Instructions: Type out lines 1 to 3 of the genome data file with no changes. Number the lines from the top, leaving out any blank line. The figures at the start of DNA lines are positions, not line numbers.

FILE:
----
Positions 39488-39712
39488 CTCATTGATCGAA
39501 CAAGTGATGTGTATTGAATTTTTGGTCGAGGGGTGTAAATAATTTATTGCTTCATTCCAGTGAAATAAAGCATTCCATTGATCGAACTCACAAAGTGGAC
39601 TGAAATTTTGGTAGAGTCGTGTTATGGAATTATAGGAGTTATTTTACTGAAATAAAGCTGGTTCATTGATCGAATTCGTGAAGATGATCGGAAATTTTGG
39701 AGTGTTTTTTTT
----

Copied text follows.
Positions 39488-39712
39488 CTCATTGATCGAA
39501 CAAGTGATGTGTATTGAATTTTTGGTCGAGGGGTGTAAATAATTTATTGCTTCATTCCAGTGAAATAAAGCATTCCATTGATCGAACTCACAAAGTGGAC